Wednesday, June 15, 2005


'What If'? Wednesday - Different Approach

I spotted a post by Mick Fealty over on Slugger O'Toole today commenting on this survey by NI Life and Times. Admittedly it makes for bleak viewing from a nationalist perspective.

59 per cent of people surveyed claimed they wanted to remain part of the United Kingdom, with 22 per cent favouring Irish reunification. 11 per cent favour an independent NI, (which I feel is unworkable) with 2 per cent wanting something else and 7 per cent who say they do not know what they want.

Others have weighed in with their feelings on the issue. Everything Ulster and Andrew McCann over at A Tangled Web are, unsurprisingly, delighted with the findings. However, I don't think nationalists should throw in the towel just yet.

I don't like to place too much emphasis on polls and I don't think it is that easy to make assertions from them. As Richard Delevan pointed out recently, "reading a poll is as much art as science". I confess that I am no expert when it comes to polls, but permit me to point out something that others have yet to acknowledge.

I was very interested in the section which detailed the results for people's different ages. It is easy to see a stark difference between the older generation and the younger generation. For example, when one looks at the older generation aged 65 and over, the results are as follows:

Remain part of the UK - 71%
Irish Reunification - 18%
Independent State - 3%
Other (specify) - 1%
(Don't know) - 7%

Now when looks at the younger generation aged 18-24, the results are as follows:

Remain part of the UK - 47%
Irish Reunification - 21%
Independent State - 22%
Other (specify) - 0%
(Don't Know) - 9%

Now one can draw many different conclusions to polls and many different conclusions can be drawn from the above information, but it seems to me that the younger generation is more open to different ideas and if one adds up the other options aside from the one favouring remaining in the UK, 47 per cent favour the status quo with 53 per cent favouring a new way forward.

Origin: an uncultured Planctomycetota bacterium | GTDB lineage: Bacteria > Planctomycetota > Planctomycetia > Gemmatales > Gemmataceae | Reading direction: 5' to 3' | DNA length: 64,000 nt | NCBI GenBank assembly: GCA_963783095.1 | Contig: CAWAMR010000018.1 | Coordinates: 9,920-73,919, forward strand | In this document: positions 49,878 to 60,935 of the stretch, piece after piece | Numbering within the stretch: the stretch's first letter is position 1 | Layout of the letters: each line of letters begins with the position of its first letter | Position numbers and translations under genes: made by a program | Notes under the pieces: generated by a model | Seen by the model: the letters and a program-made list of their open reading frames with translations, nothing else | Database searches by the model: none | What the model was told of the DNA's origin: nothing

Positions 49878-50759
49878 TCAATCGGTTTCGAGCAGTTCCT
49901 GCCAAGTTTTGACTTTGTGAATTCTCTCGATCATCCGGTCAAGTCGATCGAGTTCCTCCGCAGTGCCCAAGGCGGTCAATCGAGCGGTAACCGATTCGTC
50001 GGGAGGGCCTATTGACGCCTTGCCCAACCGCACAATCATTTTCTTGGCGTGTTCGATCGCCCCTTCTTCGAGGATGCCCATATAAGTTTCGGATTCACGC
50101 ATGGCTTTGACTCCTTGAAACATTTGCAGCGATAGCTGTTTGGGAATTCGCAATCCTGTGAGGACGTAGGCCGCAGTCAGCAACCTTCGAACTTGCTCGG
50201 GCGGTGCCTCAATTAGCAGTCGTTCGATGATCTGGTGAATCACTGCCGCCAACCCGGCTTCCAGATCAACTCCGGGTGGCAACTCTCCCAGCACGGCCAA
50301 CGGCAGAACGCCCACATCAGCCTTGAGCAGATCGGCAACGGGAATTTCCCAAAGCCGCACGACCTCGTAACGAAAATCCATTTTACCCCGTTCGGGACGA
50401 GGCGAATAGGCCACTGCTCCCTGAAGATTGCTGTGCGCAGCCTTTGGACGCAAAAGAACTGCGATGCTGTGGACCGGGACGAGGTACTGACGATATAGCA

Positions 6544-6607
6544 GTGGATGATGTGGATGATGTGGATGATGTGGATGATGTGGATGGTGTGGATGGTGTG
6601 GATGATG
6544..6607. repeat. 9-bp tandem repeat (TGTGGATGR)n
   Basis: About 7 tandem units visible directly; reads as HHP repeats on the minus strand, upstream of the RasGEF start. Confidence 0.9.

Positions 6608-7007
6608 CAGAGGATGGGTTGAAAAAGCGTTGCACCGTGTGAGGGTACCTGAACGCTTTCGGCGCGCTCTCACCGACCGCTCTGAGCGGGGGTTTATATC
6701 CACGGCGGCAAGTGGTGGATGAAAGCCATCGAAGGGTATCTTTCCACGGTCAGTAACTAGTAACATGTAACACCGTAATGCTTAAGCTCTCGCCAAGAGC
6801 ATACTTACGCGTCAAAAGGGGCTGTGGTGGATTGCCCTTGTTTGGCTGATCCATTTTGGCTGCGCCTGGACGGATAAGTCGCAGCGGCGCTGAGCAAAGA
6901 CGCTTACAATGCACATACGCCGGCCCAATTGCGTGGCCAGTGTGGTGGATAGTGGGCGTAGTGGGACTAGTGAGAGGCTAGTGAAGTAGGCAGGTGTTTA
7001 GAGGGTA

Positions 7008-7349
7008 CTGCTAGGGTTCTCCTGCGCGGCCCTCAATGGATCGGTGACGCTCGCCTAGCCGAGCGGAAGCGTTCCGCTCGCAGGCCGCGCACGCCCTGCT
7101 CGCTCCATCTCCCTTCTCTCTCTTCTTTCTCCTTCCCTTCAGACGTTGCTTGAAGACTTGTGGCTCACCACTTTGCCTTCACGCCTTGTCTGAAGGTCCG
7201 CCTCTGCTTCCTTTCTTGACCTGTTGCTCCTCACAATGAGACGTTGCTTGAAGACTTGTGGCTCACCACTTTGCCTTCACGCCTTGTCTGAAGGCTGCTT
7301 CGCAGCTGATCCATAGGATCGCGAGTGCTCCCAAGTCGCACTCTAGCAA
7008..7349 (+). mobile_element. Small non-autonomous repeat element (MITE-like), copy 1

I would like to make a final comment on the issue of Irish Reunification itself. It seems to me that we must pay close attention to what the people here who dismiss the idea of Irish reunification are actually dismissing. As it stands, there are no concrete proposals on Irish Unity in place. When Irish Unity is mentioned, does it conjure up an image of the present Irish Republic except one that will function on 32 counties? Does it conjure up a Sinn Fein-type United Ireland? I imagine the United Ireland that these people dismissed in the poll is one that many people in the South would dismiss too! In other words, they have dismissed a flawed model which, to me, isn't a devastating blow to Irish nationalism at all.

Some nationalists, such as myself, are open to new ideas and a way forward based on compromise and mutual progression. It is time that Irish nationalists focused on developing intelligent and inclusive proposals to target those who are not content with the status quo and it is clear from the poll that younger generations are certainly open to new ideas. It is time that nationalists started focusing on that.


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